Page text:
Your whole last day is dedicated to the capital city of Tarragona. You might already know that the city has a long and important history, as well as plenty of cultural attractions. But we're not going to have you running around like you're doing an obstacle course just to fit it all in in one day, but instead we've got some suggestions on how you can take it easy while fully enjoying a few parts of Tarragona, and leaving some for your next visit. First, you can take a walk along the streets of the Part Alta and head in to the Tarragona Cathedral. We recommend you book the full guided tour, which, in addition to giving you detailed information on all that was involved in the construction, includes climbing right to the top of the belltower, possibly the best of its kind in the city. Take heed, though, that you do need to be in shape to get up there, because it involves climbing 150 steps. As far as the building itself goes, the portal and interior of the Cathedral are gothic, even though they were begun in a Romanesque style; the cloister features extensive and abundant sculptural decoration on the capitals, imposts and friezes of the angular pillars; and in the Diocese Museum, you'll find an excellent collection of archaeological finds dating from the Roman period – the majority from excavations carried out in the subsoil of the Cathedral itself – and a wide-ranging gallery that encompasses several centuries of art history, goldsmithing and liturgical material.
When you head out of the cathedral, you may want to stop for a refreshing vermouth in Plaça de la Font or Plaça del Fòrum, and then head to Serrallo, the city's seaside neighbourhood par excellence. You'll find plenty of restaurants around, and you can fill your boots with fish dishes with romesco sauce, paella, or anything your stomach's growling for, leaving you to head home satisfied and content.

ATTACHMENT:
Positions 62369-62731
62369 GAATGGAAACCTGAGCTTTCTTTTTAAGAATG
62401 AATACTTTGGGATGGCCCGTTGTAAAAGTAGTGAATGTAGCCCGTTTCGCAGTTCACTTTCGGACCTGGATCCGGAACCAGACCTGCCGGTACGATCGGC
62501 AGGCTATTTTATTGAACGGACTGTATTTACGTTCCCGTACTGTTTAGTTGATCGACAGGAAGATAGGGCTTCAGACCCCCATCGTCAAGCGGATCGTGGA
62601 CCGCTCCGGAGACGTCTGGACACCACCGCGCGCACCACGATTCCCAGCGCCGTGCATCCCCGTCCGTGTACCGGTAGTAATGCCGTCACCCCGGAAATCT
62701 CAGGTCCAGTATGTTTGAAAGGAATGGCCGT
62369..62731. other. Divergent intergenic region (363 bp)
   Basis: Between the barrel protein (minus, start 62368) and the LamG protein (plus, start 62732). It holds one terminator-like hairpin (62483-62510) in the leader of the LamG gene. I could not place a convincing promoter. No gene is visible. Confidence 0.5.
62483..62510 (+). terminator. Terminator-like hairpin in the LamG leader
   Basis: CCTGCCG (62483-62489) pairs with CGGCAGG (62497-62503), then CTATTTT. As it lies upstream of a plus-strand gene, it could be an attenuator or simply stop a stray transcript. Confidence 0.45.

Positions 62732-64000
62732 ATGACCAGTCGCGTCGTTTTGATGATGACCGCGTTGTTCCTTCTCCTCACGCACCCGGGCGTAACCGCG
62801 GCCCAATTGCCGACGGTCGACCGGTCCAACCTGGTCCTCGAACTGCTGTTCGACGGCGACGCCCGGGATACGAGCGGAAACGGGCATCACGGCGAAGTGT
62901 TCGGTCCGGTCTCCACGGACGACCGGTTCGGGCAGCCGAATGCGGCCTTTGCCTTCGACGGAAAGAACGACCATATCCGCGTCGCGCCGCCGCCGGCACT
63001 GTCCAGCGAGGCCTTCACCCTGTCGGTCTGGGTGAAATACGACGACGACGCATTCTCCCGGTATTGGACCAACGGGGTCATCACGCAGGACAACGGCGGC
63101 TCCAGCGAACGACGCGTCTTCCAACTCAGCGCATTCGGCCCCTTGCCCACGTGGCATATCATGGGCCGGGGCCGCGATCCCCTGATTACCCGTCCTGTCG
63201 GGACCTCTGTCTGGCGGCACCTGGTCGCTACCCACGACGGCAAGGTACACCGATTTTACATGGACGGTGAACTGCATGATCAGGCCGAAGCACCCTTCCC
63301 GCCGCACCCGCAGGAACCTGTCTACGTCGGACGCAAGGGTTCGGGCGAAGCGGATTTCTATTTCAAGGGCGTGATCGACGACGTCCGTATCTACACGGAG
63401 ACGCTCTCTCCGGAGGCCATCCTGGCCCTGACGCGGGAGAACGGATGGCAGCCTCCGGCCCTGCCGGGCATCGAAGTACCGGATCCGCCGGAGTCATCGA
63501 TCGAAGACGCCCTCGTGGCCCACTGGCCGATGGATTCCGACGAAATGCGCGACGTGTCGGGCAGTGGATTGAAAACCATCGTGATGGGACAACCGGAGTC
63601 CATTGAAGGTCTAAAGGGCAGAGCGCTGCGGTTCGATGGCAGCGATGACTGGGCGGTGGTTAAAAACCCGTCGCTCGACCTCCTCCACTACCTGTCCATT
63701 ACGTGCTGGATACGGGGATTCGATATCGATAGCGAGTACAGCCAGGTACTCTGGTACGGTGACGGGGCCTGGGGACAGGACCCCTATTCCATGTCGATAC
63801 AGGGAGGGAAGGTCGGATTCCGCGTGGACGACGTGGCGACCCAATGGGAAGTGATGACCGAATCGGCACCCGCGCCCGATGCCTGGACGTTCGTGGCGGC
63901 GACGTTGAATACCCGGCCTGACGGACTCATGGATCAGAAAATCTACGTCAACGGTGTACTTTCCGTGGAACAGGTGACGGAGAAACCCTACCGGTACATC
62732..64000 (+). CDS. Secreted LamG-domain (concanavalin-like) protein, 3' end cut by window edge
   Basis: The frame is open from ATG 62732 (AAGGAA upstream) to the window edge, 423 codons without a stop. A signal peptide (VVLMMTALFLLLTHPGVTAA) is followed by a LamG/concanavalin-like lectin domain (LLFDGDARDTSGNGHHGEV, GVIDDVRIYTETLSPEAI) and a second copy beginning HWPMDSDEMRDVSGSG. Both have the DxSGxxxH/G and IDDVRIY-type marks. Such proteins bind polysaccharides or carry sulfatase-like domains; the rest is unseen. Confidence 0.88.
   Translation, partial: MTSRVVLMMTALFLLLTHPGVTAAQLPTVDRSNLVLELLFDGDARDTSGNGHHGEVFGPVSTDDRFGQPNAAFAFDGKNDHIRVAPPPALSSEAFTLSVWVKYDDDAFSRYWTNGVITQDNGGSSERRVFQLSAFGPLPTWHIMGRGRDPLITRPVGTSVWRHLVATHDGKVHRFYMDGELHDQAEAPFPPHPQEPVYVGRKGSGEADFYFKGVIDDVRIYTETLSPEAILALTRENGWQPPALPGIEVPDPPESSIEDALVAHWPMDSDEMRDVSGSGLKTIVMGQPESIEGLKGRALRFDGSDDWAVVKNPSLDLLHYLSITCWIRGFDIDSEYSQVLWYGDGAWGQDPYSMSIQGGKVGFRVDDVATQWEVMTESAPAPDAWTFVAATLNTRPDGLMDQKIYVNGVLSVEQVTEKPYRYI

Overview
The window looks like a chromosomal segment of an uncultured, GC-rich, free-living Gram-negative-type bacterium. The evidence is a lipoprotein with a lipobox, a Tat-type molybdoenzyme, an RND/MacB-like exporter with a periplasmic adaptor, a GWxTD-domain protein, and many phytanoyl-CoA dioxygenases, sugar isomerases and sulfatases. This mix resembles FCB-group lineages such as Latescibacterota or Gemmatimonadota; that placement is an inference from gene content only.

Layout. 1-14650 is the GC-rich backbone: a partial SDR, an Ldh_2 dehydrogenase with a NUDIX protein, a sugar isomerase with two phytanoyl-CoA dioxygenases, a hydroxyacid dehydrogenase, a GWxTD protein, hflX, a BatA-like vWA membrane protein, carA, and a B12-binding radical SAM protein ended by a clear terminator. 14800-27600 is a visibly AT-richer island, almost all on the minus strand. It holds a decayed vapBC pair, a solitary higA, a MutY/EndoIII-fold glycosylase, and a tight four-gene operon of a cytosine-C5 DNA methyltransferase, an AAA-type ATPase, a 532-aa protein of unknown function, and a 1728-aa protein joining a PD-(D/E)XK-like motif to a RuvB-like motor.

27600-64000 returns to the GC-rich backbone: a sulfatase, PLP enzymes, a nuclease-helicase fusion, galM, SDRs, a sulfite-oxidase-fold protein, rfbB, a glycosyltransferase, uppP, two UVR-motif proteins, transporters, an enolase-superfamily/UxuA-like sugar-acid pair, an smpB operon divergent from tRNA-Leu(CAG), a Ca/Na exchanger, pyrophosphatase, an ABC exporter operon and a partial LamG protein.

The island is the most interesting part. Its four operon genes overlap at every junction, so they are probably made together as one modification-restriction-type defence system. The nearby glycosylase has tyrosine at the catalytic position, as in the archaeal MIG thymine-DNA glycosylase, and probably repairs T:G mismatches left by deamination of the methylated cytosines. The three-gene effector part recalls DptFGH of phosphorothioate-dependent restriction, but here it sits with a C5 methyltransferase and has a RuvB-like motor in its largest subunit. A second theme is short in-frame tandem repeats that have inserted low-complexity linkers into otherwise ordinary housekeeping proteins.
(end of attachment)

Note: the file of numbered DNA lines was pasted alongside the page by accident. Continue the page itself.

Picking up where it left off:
Located in Constantí, just 6 kilometres from Tarragona, is an important monument in Paleochristian art. In one of the rooms you can take in the Roman world's oldest Christian-themed dome mosaic, preserved in its entirety. You can opt to take a guided tour, and they organise activities for kids. The Villa has been declared a UNESCO World Heritage Site.
This old house, surrounded by palm trees and located at the end of the Passeig Marítim in Torredembarra, was built at the start of the 20th century by some summer residents of the town, and it’s currently the headquarters for the management of Areas of Natural Interest of the Muntanyans.
Possibly the best known image of Tarragona is that of its amphitheatre beside the sea. Oval in shape and with the stands sculpted into the rock, it was the venue for gladiatorial combats between men and men and men and animals, as well as for public executions. A Visigoth basilica was built here in the 6th century and it was also the site of the construction of a later medieval church.
The Cathedral, dedicated to Santa Tecla, stands at the highest point of the city, and was consecrated in 1331. It’s worth visiting to see the cloister, an exceptional architectural and sculptural ensemble dating from the twelfth and thirteenth centuries. The Diocesan Museum has a remarkable collection of tapestries.
This is the oldest archaeological museum in Catalonia and an important centre for the recovery, conservation, research and dissemination of the heritage of the Roman city of Tarraco and its area of influence. On display are numerous pieces from the Roman era and the mosaics are considered to be of special value. Other sites also make up the museum, including the Roman villas of Munts and Centelles.
A visit to two of the most important constructions that remain from the Roman period. Firstly the circus, built in the first century AD with an estimated capacity for 30,000 spectators. While a lot of it is now buried under the streets of the city, some of the original construction is still visible. It is connected by underground passageways to the Praetorian tower, which housed the stairs that allowed people to pass from the lower city to the provincial forum, and which, in the sixteenth century, became the palace of the kings of the Crown of Aragon.